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26 November 2014
Anyone reading the headlines this morning would be forgiven for thinking that the Government’s flagship Universal Credit (UC) reforms have, again, been savaged by the National Audit Office (NAO). This is not the case. Whilst today’s NAO report is indeed critical in places, overall the tone could be said to be one of cautious optimism:
“In principle, the Department’s approach should allow it to learn from experience, improve the design and readiness of services and reduce risks. However, in our view the Programme is at too early a stage to determine if the Department will achieve value for money in its implementation of Universal Credit.”
More specifically, today’s report cites the Department’s attempts to “de-risk” delivery through the revised timetable and “twin-track” approach (continuing with the current live service and developing the digital model simultaneously) and improve the service through a “test and learn” methodology. It also highlights improvements made to financial controls and governance, and the new “multi-layered” target operating model, the previous lack of which had been heavily criticised by the Major Projects Authority. As a think tank arguing for better public services we applaud these changes.
That is not, of course, to claim that all is well: the loud note of caution. The NAO is right to call for more detail on how the programme will accommodate more complex cases. Likewise, the Department must be clear about how the digital service will be integrated with the broader programme, set key milestones for its delivery and set out its contingency plans for any delays or limitations. Challenges also remain in staffing, both in terms of senior project management and digital capability – issues that apply across the civil service and which Reform has highlighted repeatedly – and the governance whilst improved is certainly not perfect.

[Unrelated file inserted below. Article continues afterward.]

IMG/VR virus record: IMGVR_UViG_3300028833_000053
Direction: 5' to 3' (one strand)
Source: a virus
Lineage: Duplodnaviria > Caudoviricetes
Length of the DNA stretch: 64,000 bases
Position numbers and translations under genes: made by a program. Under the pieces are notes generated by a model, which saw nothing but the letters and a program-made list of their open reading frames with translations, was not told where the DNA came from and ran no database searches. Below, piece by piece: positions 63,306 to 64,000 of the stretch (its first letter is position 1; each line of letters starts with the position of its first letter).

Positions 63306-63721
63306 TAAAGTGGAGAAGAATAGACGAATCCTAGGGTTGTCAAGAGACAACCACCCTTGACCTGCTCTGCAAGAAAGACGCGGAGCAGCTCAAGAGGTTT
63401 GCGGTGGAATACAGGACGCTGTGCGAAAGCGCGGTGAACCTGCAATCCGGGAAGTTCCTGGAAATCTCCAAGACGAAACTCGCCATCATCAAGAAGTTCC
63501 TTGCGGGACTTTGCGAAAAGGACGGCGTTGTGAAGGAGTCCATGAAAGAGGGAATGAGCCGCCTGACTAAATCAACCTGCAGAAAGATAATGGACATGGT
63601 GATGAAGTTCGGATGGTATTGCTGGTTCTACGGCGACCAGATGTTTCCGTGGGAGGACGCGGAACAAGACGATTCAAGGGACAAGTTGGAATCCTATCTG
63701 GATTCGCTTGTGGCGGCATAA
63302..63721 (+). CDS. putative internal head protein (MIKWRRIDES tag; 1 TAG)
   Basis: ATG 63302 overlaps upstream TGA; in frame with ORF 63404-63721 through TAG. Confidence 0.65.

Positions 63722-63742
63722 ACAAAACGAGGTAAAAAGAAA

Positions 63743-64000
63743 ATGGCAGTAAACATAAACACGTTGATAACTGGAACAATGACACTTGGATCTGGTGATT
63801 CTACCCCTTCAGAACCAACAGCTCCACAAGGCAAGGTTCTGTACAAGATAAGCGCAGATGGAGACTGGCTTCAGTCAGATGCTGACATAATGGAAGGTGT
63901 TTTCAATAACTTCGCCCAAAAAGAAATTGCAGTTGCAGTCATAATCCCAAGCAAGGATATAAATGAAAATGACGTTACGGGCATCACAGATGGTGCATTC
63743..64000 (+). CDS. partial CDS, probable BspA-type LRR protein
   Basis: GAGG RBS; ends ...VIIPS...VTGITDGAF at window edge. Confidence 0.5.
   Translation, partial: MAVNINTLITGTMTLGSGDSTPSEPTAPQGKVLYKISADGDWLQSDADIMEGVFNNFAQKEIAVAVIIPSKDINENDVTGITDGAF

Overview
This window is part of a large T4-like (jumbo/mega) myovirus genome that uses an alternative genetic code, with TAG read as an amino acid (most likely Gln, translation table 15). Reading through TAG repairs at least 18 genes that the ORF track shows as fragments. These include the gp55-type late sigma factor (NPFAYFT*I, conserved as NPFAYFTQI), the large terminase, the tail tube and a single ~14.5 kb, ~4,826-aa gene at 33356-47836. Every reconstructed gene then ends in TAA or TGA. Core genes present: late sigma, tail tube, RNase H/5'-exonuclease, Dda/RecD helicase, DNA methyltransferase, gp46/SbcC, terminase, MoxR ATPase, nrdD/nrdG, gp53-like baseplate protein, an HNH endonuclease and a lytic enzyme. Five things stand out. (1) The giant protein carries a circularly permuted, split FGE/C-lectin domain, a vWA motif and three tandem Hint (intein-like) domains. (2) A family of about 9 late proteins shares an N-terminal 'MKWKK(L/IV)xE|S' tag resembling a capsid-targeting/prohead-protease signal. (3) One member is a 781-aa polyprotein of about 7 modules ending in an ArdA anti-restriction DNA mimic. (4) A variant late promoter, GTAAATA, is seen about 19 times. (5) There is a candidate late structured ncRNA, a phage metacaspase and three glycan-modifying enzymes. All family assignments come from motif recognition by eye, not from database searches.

These issues are in part why the NAO is unable to say whether UC can deliver value for money and why, as they argue, it is so important that the Department “confirms its plans for delivering Universal Credit in terms of cost, time and functionality, against which it can be held to account for the good use of public resources”. But within this, let’s not lose sight of the vision behind the reforms. Universal Credit is not about implementing a new IT system, it is about creating a benefits system that reduces poverty and incentivises work. Taking the time to get this right seems a worthwhile exercise.
In The Blunders of our Governments Sir Ivor Crewe and Anthony King lament the “deficit of deliberation”, and worry that UC may be a “blunder-in-waiting”. In this latest re-setting of the programme is the most hopeful sign yet that the academics’ call for “taking one’s time” is being adhered to. Rather than politicising the delay we should welcome the Secretary of State for Work and Pensions’ new “careful, controlled” approach to Universal Credit roll out.
Charlotte Pickles is Senior Research Director at Reform